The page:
Donsol, Sorsogon has grown economically because of the strong tourism brought by whale sharks to its shore.

In 1998, the amateur video shared by diver David Duran revealing Donsol as a home to the world’s biggest fish species, the butanding or whale shark, changed the status of the once 5th class rural municipality. Before that discovery, Ningaloo Reef in Western Australia served as the whale shark tourism center.

Donsol’s government and people then took advantage of this opportunity by promoting and preserving the whale shark sanctuary in their place. Moreover, WWF-Philippines helps the municipality’s tourism management by leading a conservation program. Other institutions, such as WWF-Denmark, Hubbs Sea World Research Institute (HSWRI), ECOCEAN, Banco de Oro Unibank (BDO), and CERTINA, support for this project by including environmental education in public school learning.

The shift

Now, a lot of positive changes have occurred to the municipality of Donsol as caused by the whale shark tourism.

Now, 25,000 tourists visit the town each summer, which has significantly increased from the 867 number of guests in 2002. Furthermore, the number of boat trips from the same year has also dramatically increased from 340 to 5300 every season.

Also, the average municipal income of P4000 in 1998 from the seasonal taxes and fees now reaches P4.6M annually. The Butanding Interaction Officers (BIOS) also now brings in P3.1 M each season, aside from the tips.

In ten years since 2002, the total revenues from Donsol’s whale shark interaction program has risen from an average of P18, 000 to P22M.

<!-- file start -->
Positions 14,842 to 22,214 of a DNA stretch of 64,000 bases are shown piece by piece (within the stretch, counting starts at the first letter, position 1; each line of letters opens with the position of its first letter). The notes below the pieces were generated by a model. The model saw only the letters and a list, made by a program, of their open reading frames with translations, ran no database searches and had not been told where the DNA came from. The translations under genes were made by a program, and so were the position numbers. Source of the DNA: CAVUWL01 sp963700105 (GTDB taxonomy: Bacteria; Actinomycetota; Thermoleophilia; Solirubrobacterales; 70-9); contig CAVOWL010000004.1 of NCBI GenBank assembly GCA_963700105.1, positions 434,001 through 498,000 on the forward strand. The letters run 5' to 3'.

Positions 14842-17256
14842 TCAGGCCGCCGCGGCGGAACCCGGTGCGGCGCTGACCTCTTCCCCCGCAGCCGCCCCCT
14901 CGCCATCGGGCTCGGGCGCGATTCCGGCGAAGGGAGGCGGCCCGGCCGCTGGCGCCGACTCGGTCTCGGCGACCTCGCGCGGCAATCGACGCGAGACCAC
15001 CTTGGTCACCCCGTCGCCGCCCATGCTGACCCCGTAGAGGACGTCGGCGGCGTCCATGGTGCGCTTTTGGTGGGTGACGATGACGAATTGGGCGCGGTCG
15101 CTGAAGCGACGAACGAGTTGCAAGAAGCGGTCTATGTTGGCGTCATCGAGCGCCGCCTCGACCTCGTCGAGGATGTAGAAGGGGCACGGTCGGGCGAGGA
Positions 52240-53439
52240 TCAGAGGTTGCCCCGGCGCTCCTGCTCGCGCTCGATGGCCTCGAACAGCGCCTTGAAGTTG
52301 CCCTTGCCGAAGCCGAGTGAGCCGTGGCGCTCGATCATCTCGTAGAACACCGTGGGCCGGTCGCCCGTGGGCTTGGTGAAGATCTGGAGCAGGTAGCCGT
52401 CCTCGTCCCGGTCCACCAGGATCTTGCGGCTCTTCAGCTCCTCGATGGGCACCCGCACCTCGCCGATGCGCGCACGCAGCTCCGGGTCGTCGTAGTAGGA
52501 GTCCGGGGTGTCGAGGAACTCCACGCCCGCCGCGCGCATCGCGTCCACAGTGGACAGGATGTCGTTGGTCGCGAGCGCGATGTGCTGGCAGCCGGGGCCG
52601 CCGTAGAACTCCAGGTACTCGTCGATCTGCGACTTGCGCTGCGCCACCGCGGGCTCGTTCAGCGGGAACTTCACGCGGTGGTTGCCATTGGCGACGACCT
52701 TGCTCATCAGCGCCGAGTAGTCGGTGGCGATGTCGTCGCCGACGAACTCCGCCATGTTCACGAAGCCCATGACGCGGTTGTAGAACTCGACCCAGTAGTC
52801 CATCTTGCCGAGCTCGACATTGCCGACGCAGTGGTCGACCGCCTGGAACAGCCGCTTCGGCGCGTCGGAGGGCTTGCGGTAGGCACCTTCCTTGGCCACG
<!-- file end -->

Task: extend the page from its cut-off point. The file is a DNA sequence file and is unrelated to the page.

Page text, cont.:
“Prior to 1998, Donsol’s yearly boat rental revenues totaled about P14,000. Now they annually breach P14M,” Raul Burce, WWF-Philippines Donsol Project Manager stated.  “Economic benefits are permeating throughout all levels.”

The developments

The economic growth of Donsol is much evident as more resorts, hotels, restaurants, dive gear rentals, rental vans, and souvenir shops have been produced in the place. Not only does the government benefit from this, but even the ordinary people as many engage in ecotourism sideline for their livelihood aside from their usual source of income, which is fishing.

Asked how the ecotourism helped her family, Jasmine Yanson, boatman’s wife with seven children stated, “Tourism gave us a big boost… We were able to buy an outrigger boat and household appliances – plus my children were able to finish school.”

Now, Donsol is already a first class municipality in Sorsogon and as the community and the government unite to protect the butanding ecosystem in the area, more benefit from the development.

“The economic benefits of embracing conservation cannot be denied,” says Burce. “A simple decision to protect whale sharks has greatly improved Donsolano lives. This is the local economy that whale sharks built.”

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